Czech car industry faces shaky relaunch as Skoda returns to work
The Czech Republic's biggest exporter, Skoda Auto, restarted production on Monday but the auto sector faces a shaky relaunch with the coronavirus outbreak hammering demand for cars.
The car industry accounts for a tenth of the country's economic output, a quarter of exports and 150,000 jobs but looks set to run well below capacity in 2020.
Skoda, part of the Volkswagen Group, shuttered its operations in March as the number of coronavirus cases in Europe began to accelerate but is now restarting as the central European country of 10.7 million loosens some restrictions.
On Monday, Czech shops up to 2,500 sqm and places like fitness centres reopened under the government's phased plans.
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Skoda workers returned wearing masks and were subject to temperature checks, part of 80 new company measures from hand sanitising stations and expanded break areas to extra time for cleaning work stations.
Around 90% of Czech automotive firms have shut or limited output since March. Nearly all should resume in the coming weeks, the Automotive Industry Association (AutoSAP) said.
A 36% drop in production last month cost carmakers and suppliers 67 billion crowns ($2.68 billion) in revenue, AutoSAP said. Its director, Zdenek Petzl, said almost all April production would be lost before a return to 60% of capacity in May.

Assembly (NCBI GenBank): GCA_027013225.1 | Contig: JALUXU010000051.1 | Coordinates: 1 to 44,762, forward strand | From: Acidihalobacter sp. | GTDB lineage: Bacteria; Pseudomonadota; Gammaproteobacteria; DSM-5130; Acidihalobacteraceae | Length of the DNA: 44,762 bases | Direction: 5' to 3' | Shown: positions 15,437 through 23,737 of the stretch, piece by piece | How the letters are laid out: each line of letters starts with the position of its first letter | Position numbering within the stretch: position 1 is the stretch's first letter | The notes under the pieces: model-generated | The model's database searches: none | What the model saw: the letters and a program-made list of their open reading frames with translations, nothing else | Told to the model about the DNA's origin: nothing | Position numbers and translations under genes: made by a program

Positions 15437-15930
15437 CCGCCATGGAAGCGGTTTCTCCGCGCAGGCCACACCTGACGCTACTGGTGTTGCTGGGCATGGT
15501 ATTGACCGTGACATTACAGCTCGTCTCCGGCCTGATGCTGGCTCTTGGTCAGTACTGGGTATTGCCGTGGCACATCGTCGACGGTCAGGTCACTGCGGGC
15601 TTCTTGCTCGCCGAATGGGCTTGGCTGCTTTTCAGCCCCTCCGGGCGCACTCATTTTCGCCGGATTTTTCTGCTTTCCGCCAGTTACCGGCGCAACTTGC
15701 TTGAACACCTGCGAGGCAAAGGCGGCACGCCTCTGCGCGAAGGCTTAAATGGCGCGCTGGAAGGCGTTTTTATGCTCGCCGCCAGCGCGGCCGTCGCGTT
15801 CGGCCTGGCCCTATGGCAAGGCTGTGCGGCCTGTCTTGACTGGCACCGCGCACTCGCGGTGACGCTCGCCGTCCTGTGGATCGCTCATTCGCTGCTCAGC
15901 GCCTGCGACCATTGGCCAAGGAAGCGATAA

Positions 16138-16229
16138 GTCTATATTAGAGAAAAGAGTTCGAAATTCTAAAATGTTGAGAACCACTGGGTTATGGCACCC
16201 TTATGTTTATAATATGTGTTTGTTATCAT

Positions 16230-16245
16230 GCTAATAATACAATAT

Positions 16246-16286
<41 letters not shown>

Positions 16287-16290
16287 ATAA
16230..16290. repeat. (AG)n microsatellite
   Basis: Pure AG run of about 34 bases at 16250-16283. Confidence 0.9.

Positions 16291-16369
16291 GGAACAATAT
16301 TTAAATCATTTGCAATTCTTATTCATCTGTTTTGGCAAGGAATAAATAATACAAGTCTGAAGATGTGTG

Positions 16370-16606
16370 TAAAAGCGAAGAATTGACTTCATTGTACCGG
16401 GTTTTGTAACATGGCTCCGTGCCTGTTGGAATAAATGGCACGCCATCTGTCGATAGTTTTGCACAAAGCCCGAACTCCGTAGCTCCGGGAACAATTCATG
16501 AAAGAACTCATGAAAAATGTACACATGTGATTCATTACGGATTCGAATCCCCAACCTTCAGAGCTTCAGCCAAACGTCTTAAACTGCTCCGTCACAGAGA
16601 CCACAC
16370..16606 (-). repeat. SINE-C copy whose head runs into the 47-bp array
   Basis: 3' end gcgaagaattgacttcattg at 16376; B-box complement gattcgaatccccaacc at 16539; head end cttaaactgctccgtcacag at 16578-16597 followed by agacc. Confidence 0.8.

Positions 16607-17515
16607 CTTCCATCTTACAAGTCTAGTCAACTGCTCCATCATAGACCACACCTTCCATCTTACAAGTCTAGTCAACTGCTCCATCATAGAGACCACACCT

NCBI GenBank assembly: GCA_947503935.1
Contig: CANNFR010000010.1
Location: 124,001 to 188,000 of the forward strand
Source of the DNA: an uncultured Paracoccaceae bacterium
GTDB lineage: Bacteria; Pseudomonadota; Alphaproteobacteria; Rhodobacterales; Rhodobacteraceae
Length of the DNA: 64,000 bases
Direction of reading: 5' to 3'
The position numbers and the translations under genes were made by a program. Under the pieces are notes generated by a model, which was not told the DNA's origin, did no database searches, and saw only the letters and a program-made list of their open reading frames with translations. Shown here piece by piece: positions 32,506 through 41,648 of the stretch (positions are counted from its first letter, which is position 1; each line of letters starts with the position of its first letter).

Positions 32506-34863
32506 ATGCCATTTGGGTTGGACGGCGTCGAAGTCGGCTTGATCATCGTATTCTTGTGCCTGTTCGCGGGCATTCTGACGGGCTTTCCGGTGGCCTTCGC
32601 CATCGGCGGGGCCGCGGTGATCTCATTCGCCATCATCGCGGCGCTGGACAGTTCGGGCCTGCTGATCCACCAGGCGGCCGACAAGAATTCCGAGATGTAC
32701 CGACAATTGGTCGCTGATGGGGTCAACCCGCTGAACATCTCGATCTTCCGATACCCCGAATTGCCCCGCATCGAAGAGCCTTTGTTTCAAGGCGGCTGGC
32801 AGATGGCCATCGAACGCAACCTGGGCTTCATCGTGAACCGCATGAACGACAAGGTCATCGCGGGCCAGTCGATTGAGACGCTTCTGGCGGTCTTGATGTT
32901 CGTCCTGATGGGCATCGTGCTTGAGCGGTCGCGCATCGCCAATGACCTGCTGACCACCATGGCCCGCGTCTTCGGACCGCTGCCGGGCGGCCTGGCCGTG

He estimated sector output would hover at 60-90% of capacity this year.
"The beginning of the restart will be pretty shaky," Petzl said. "The biggest fear is... what markets are going to do."
Around 4,000 jobs, mostly agency workers, have been lost so far while 42% of firms are considering layoffs, AutoSAP said.
Koyo Bearings Czech Republic, part of Japan's JTEKT Corporation, relaunched this month after a two-week outage. Production has run at 10-90% each week since, with 60% of normal capacity planned for this week, company president Petr Novak said.
With plans made on a week-to-week basis, the company leaves some of its 500 staff at home under a new state short-term work scheme, similar to the Kurzarbeit system in Germany, and is keen to avoid layoffs.
"The expectation is that the restart and return to normal will be very gradual and we will not realise full (production) volumes until maybe 2021," Novak said.
A bellwether for an economy set to sink 5.6% according to finance ministry forecasts, Skoda operates the largest of the central European country's three car plants, which produced 1.43 million vehicles in 2019.
Skoda will also limit production, the unions' weekly newsletter said.